Lack of interest?
Sachdev and others now also see other limitations in the M-Pesa model.
"There are many benefits to mobile money," said Neal Estey of Boston University's Center for Finance, Law and Policy. "But it should not be sold as a miracle cure for financial inclusion."
He noted that unlike in the U.S., where you may use your smartphone to access your bank account, mobile phones in the developing world are often used instead of bank accounts. For many that means having no opportunity to enjoy the benefits of formal banking: interest-bearing savings products and building a financial record to show creditworthiness.
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That need not be the case, said Haridas Nair of SAP, the German multinational enterprise software company, which has focused its mobile-money efforts on Asia.
In Bangladesh, where 87 percent of people have no bank account due to poverty and/or limited access to banks, poor and remote Bangladeshis had one thing going for them: Most already had basic cellphones.
Within one year of launching a mobile-banking program, Dutch Bangla Bank saw that withdrawals were becoming less frequent and customers were increasingly using the system as a de facto savings account. So DBBL initiated a program to allow them to gather interest if certain conditions, such as transaction frequency and length of deposit, are met.
"It's possible because a bank is running the service," Nair said. "With M-Pesa it's a telco."
Safaricom has an answer for customers who are hungry to earn interest and build credit: Last November, with the backing of its partner Commercial Bank of Africa, it launched M-Shwari, an interest-bearing savings account that also offers microloans, and it already has more than 1.2 million active users.
Banking on telcos
Still, Nair argued that because the telco runs the show, the bank partner is limited to selling a product to that telco's customers. "In a bank-led model, the banks needs to work with telcos for connectivity, but they are able to reach an audience that is across (numerous) telcos." Nair admitted that M-Shwari does offer something unique: a "semblance of a credit rating" that would be hard to otherwise come by for people with no banking history.
With banks acquiring mobile networks in some places and mobile networks acquiring banks in others, it may continue to be a chicken-and-egg issue.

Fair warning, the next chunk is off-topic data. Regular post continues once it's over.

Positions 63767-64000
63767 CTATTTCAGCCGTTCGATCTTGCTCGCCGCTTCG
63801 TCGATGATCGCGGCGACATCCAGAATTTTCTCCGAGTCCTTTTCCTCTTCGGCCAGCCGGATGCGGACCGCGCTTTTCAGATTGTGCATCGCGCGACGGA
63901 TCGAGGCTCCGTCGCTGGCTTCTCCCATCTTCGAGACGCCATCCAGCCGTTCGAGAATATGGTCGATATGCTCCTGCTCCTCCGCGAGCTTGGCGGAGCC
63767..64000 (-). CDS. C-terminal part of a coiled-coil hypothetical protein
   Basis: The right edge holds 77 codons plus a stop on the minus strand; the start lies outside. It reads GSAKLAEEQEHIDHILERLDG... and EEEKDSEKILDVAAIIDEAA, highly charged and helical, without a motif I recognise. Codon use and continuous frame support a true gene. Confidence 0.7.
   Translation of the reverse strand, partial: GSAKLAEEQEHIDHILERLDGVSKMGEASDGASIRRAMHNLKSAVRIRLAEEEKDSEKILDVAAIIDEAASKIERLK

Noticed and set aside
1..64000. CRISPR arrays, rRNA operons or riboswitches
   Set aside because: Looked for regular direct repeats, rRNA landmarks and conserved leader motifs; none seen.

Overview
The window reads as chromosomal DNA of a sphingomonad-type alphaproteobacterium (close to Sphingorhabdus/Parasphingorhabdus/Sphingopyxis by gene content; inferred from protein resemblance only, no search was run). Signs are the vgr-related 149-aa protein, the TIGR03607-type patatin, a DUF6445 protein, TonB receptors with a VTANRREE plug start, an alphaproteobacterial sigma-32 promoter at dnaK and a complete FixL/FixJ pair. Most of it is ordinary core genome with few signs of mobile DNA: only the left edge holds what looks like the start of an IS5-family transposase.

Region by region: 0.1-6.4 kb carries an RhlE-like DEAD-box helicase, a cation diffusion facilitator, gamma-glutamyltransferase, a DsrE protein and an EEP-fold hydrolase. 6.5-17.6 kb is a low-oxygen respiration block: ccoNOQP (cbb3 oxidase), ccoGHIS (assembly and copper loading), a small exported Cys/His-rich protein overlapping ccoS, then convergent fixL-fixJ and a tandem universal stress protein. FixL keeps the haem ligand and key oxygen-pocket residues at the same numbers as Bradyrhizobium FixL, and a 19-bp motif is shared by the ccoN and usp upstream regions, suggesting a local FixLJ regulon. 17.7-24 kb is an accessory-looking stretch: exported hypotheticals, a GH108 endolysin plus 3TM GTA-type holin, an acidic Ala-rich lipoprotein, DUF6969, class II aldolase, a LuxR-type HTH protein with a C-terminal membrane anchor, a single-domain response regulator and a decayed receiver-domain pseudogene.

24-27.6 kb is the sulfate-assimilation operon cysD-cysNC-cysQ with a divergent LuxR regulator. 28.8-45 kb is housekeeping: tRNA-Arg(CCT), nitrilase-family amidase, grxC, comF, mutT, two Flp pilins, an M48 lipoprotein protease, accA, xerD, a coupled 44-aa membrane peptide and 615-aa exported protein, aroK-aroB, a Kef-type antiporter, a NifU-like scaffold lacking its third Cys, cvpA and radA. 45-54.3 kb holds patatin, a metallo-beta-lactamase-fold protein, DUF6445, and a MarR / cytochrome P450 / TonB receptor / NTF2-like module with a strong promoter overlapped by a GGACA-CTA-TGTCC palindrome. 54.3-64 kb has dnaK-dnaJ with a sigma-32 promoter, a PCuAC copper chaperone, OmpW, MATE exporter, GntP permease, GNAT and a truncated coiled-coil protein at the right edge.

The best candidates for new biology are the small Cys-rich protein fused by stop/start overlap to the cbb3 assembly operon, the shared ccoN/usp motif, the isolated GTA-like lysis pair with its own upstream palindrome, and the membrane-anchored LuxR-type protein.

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"We're agnostic to models," said Khalid Fellahi, head of Western Union Digital, which partnered with M-Pesa in 2008 and now facilitates money transfers between Kenyan subscribers and people in 45 countries and territories. "Telcos provide reach that banks cannot, and it wouldn't be sustainable for them to try," he said. He added that regulators are still catching up to the fact that an M-Pesa user with the equivalent of a couple hundred dollars probably shouldn't face the paperwork and red tape a bank customer does. "It's a stored-value account like PayPal, where you withdraw funds as needed," he said.
Fellahi said Western Union makes it possible for a worker who has gone abroad for employment to avoid the delays and security risk of carrying his earnings back with him if he's willing to part with the $7, for example, it costs to send $100 home (within Kenya's borders M-Pesa's remittance fees are about 40 cents). Fellahi provided no numbers but said the service is "very popular" and continues to grow.
Just where mobile-money systems will be in a decade is hard to say.
It's a good bet M-Pesa will be going strong in Kenya. Even a 10 percent excise duty the Kenyan Treasury imposed on mobile-money transactions in February did not stop them from growing 22 percent over the past year, according to the country's central bank.
Elsewhere, big bets are being placed. Spanish telecom company Telefonica is introducing mobile wallet services in eight countries in Latin America and Europe and aims to expand that to its entire customer base—300 million people in 26 countries—in the next couple years, according to the 2012 Sybase Mobile Commerce Guide.
Fellahi said much will depend on two things: slow-footed banking regulators getting with the program and operators figuring out ways to standardize protocols.
Sachdev argued that while "it's fantastic what M-Pesa has been able to do," the future of mobile banking will sooner or later belong to banks.
—By Matt Twomey, Special to CNBC.com
Follow him on Twitter @Matt_Twomey